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Paper trail: how watermarks illuminate Rembrandt's creative process

By analysing and categorising watermarks, an online tool will allow researchers to connect prints to specific batches of paper

Rembrandt’s Christ Crucified between the Two Thieves: The Three Crosses (1653) Courtesy of the Metropolitan Museum of Art

Three and a half centuries after Rembrandt’s death, questions persist about his creative process, including the pace at which he often reworked the surface of a copper printing plate to create multiple states of an etching. As scholars seek to document the various states, watermarks have proved an invaluable tool, allowing them to trace different impressions to specific batches of paper that the artist bought for his workshop and to thereby date the print.

Now students and professors at Cornell University are developing a website that will allow a user to upload an image of the watermark found on a Rembrandt print and then quickly classify it. Supported by a grant from the National Endowment for the Humanities, they hope to have the online interface ready by the end of the summer, says Andrew Weislogel, a curator of earlier European art and American art at the Herbert F. Johnson Museum of Art at Cornell, who has helped lead the effort. The website will be tested by partner academic institutions before it becomes available to all.

Known as the Watermark Identification in Rembrandt’s Etchings (WIRE) project, the Cornell initiative is built on scholarship that was launched in the 1990s by the paper conservators Nancy Ash and Shelley Fletcher and expanded in a 2006 book by Erik Hinterding, now the curator of prints at the Rijksmuseum in Amsterdam. Relying on advanced imaging techniques, Hinterding grouped watermarks on Rembrandt’s prints into 54 basic types, then further divided them into 294 variants and 512 subvariants.

The European paper mills of Rembrandt’s day vied to come up with distinctive watermarks but also borrowed heavily from one another, leading to marks that varied in only minuscule ways. In addition, some paper makers began to attach a second watermark known as a countermark to the wired moulds they used in the manufacturing process, increasing the number of subvariants.

Combing through Hinterding’s subvariants to find a match for a watermark can be exhausting. So the WIRE project, which unites art history and engineering students, set out to create a digital “decision tree” for each of the 54 basic types. Each branch guides a researcher through a simple series of questions supported by corresponding images, such as: “Are there initials beneath the shield?” and “Does a crown surmount the shield?”. The user eventually arrives at a confident match, which can help him or her approximately date the work and then view other impressions of the Rembrandt print found on the same paper.

A "decision tree" for the Strasbourg Bend type of watermark WIRE (Watermark Identification in Rembrandt's Etchings)
Watermark found on the Metropolitan Museum of Art's Christ Crucified between the Two Thieves: The Three Crosses, Rembrandt (1653) Courtesy of the Metropolitan Museum of Art

To develop their questions, the students have looked at photographs, beta radiographs and low-energy X-rays of watermarks of Rembrandt etchings from the collections of many university museums as well as institutions such as the Metropolitan Museum of Art, Weislogel says. Ultimately, he hopes that WIRE will be able to build a database of prints and watermarks from US collections with rich Rembrandt holdings. (Hinterding’s research focused on prints at institutions in Europe and on the East Coast of the US only.)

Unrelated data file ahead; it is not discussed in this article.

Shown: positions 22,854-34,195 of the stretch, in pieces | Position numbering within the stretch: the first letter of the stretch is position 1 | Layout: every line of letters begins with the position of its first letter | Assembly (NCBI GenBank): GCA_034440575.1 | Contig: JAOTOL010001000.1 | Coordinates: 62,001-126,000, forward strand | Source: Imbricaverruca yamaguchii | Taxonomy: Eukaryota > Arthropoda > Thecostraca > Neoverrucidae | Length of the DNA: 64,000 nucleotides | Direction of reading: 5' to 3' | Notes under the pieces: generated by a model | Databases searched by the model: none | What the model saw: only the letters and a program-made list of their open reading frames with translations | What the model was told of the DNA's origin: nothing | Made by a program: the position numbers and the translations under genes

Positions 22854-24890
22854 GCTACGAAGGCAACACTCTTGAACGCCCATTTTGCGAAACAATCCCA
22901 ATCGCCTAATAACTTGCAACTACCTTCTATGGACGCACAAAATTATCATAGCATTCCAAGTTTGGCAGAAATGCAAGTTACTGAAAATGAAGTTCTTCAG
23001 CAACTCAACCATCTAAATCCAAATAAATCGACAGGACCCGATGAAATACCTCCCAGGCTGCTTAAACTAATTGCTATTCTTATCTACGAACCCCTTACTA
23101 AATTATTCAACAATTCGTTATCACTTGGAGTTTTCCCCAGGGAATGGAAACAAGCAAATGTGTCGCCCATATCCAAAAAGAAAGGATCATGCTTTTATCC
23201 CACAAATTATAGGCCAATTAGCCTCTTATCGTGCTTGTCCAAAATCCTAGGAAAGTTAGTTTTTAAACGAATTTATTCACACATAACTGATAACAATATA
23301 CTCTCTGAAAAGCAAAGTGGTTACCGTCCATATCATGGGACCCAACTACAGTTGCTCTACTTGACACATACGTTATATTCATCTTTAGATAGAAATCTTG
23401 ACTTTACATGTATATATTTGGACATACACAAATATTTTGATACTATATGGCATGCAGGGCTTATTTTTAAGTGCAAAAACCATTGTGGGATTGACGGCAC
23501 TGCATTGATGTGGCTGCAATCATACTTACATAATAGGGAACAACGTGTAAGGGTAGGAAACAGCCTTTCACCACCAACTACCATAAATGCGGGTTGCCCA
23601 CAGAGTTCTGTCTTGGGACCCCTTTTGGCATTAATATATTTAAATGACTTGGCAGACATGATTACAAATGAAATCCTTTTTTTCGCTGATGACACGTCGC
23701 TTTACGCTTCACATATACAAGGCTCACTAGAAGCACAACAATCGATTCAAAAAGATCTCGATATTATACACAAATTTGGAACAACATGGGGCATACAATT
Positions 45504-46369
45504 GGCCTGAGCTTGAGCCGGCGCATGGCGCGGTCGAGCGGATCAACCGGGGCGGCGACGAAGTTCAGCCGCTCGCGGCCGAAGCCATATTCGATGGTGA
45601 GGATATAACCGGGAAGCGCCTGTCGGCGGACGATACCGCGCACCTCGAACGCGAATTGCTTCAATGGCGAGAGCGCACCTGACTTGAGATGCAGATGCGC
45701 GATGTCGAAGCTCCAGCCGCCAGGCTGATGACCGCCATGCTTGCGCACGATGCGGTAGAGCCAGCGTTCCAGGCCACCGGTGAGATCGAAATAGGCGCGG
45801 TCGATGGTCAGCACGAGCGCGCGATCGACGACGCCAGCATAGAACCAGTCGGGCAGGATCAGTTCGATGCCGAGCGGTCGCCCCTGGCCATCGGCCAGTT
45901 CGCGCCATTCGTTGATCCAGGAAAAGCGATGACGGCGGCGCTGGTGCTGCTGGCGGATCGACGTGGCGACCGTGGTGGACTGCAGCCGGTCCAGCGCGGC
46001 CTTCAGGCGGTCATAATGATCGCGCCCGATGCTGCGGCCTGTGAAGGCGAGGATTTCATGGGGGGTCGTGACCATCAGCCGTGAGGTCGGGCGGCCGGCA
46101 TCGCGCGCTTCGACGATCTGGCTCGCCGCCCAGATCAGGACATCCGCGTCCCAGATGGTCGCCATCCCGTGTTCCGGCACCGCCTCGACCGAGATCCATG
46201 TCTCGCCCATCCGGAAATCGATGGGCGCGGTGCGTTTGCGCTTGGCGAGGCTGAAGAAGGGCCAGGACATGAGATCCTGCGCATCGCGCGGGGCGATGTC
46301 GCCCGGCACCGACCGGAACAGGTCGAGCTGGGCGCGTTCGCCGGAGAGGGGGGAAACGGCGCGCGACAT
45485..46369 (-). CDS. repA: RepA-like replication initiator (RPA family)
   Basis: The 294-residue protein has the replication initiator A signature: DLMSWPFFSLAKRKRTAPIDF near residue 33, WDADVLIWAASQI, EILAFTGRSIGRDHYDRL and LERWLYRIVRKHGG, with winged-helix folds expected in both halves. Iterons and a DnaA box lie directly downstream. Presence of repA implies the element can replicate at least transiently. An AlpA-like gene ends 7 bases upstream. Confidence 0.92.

Charles Richard Johnson Jr., an engineering professor at Cornell who has also overseen the initiative, says that one of the dividends is the cross- pollination of skills between the humanities and engineering students. “The art history students, with their grounding in connoisseurship, have to teach the engineers how to do close looking and see the distinctions” between the watermarks’ characteristics, he says, while “the engineers have the computational skills” and “can guide the art history students in thinking in terms of algorithms”.

Among other insights drawn from the watermarks, the students have gained an appreciation of how quickly Rembrandt worked, with multiple states of a print sometimes appearing on the same batch of paper. “He’s working really intensively on the plate, making these changes very rapidly, not letting it sit around,” Weislogel says. The students have also witnessed how the artist would sometimes return to a plate after he was seemingly finished with it, reworking the imagery carved into the soft copper or trimming a rectangular plate down into an oval portrait, for example, to create a saleable new edition for his print-buying public. Watermarks can also signal that additional prints were made after Rembrandt died and a plate had passed into someone else’s hands.

One limitation of the project is that watermarks only appear on European papers; Rembrandt also occasionally printed on Japanese papers. And only about a third of Rembrandt’s etchings printed on European papers have a watermark or a fragment of one. (An impression from a small plate might be printed on a portion of the piece of paper that did not include a watermark, for example.)

Still, as highlighted in a recent exhibition at Cornell’s museum and the Allen Memorial Art Museum at Oberlin College in Ohio, the WIRE project has made strides, even discovering about a dozen watermarks that did not appear in Hinterding’s book while learning more about the artist’s methods.

“This really emphasises the materiality of Rembrandt’s prints,” Weislogel says, “rather than limiting our understanding to the surface image.”